Are bio-based products gaining popularity purely due to their association with sustainability or do they exhibit qualities that are superior to their chemical alternatives?

Initial interest is often sparked because of the increasing focus on sustainability but this is then extended by research that has shown significant performance benefits for bio-based resins. The best way to succeed with bio-based products is to ensure consumers do not have to compromise on quality in order to make the more sustainable choice. As was documented in Beth Turner’s white paper, use of certain bio-based raw materials offers substantial benefits in terms of the cured resin’s electrical and thermal performance vs synthetic based raw materials. The fact that these high-performance bio-based materials are a more sustainable solution is really an added bonus. It’s especially exciting that some of the raw materials tested were from biogenic waste, adding another layer of sustainability by repurposing waste material from other industries.

In your experience, is sustainability something that genuinely affects manufacturers and their reputation in the market as doing their absolute best to reduce their carbon footprint, or is this more of a box-ticking exercise?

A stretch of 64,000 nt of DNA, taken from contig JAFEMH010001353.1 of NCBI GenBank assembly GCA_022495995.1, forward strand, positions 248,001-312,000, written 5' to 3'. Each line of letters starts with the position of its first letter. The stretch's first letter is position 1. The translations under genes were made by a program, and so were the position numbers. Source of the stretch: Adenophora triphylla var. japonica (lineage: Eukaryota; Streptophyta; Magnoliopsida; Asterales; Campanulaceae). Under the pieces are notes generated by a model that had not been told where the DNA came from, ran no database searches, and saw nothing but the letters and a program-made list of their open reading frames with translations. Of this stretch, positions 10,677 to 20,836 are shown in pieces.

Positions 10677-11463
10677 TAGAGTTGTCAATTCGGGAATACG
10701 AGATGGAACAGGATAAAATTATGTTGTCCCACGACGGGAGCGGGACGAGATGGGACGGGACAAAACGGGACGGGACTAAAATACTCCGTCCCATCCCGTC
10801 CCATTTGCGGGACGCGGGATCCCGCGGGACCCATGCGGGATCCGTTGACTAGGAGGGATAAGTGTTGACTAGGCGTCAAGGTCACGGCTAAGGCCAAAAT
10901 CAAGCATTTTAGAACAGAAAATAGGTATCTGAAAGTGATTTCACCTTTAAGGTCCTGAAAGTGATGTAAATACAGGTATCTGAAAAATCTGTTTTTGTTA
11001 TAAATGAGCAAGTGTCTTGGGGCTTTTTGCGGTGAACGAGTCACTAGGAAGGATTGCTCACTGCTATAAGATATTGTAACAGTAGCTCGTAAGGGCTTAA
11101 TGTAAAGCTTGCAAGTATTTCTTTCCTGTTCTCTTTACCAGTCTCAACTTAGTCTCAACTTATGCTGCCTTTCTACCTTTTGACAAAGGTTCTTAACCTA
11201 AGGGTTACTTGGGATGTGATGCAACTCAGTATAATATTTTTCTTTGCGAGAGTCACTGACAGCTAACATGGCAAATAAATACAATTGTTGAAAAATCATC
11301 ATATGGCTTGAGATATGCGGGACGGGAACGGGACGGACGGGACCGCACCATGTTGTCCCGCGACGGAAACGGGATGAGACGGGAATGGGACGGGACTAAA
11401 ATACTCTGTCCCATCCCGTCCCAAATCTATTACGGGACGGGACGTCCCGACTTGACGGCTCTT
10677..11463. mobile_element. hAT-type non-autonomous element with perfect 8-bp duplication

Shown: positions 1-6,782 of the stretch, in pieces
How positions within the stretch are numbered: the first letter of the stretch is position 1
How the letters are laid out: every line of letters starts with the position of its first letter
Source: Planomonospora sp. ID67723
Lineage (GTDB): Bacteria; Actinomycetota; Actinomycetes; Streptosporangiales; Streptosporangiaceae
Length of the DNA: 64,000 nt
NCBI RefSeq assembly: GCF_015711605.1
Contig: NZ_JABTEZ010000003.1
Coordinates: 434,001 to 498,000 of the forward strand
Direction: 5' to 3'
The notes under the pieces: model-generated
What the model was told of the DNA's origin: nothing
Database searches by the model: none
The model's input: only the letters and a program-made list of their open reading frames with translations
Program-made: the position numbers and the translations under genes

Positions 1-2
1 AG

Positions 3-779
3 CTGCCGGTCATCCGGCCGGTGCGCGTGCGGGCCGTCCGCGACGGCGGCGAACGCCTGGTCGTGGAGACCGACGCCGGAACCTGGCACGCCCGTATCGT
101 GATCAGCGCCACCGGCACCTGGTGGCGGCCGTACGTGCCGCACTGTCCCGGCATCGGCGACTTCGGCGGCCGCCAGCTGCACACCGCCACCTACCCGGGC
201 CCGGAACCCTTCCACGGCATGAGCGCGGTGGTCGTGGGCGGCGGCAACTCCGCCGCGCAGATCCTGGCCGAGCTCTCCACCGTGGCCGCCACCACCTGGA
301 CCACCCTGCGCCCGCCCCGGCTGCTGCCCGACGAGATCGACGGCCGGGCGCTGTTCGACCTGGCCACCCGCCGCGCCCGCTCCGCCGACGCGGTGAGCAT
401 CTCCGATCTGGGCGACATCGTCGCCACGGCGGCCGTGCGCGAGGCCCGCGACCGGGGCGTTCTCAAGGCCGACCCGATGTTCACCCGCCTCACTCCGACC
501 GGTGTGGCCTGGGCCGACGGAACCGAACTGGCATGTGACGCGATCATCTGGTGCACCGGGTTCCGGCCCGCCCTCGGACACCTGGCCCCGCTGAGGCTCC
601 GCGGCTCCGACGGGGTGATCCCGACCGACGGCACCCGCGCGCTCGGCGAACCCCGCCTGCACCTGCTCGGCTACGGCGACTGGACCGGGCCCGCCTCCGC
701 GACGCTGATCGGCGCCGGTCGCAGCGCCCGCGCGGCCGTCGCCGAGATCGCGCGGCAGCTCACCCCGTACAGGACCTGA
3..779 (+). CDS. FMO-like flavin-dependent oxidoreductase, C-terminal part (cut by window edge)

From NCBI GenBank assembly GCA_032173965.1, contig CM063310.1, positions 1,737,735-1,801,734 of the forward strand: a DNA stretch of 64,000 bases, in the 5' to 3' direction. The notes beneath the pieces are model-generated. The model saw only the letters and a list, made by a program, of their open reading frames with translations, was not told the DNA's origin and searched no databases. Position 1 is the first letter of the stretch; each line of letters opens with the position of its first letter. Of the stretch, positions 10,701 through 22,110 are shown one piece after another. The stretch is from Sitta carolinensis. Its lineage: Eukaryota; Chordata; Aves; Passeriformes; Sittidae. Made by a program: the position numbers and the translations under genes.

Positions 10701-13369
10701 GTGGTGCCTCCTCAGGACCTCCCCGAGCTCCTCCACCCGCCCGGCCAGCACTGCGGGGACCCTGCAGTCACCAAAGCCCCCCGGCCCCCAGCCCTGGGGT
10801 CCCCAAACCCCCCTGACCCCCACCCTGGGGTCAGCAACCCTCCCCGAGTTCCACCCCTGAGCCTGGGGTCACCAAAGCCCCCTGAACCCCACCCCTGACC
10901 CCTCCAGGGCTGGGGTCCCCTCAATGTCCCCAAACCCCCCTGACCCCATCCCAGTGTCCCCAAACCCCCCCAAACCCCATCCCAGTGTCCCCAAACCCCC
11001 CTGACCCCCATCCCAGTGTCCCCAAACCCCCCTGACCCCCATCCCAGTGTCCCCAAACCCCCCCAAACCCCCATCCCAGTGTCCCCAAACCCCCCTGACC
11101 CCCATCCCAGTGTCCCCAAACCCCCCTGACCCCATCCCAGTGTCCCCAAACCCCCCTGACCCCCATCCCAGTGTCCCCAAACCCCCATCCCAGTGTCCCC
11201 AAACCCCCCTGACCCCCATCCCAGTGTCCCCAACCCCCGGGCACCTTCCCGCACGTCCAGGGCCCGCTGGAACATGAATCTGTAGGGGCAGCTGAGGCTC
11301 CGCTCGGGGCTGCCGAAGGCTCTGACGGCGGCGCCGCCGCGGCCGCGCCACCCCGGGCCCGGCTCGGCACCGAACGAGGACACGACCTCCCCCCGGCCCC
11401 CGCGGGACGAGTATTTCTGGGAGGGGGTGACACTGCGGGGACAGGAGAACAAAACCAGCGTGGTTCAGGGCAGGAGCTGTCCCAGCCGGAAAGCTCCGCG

I think we are seeing a sea change in attitude at the moment, from sustainability having been seen as a niche focus area to now being a big concern for society as a whole. In the past, the focus has almost been on sustainability as a marketing tool, leading to ‘greenwashing’, but more and more manufacturers are realising that sustainability needs to be at the core of what they do, both to meet increasing consumer demands for sustainable products and to future-proof their business. We’ve seen supply shortages and price volatility making synthetic materials, such as those derived from crude oil, a much less attractive choice, which adds an additional commercial incentive towards using more sustainable bio-based materials. The fact that our research shows using certain bio-based materials in the formulation improves resin properties also means a bio-based resin doesn’t need to be sold on sustainability credentials alone, its performance speaks for itself, as can be seen with our UR5645 high temperature, chemically resistant polyurethane resin.

Electrolube’s extensive research and findings conclude that the future looks extremely promising for bio-based resins, which bring distinct performance advantages in harsh environments, including underwater applications as well as hot and humid operating environments. Bio-based chemicals are highly suited to a wide variety of applications within the electronics industry and even lend themselves to RF applications. Electrolube’s UR5645 has a bio-sourced content of over 60% and has been used in many sensor applications. It is likely that the bio-based chemical share within the electrochemical production segment will increase, and electrochemical manufacturers and associated OEMs will become an important part of the bio-economy of the future. Please contact our Technical Support team to learn more about how bio-based resins can be implemented into your application.

Beth Massey

Beth Turner

Top image credit: iStock.com/Adrian Pacurariu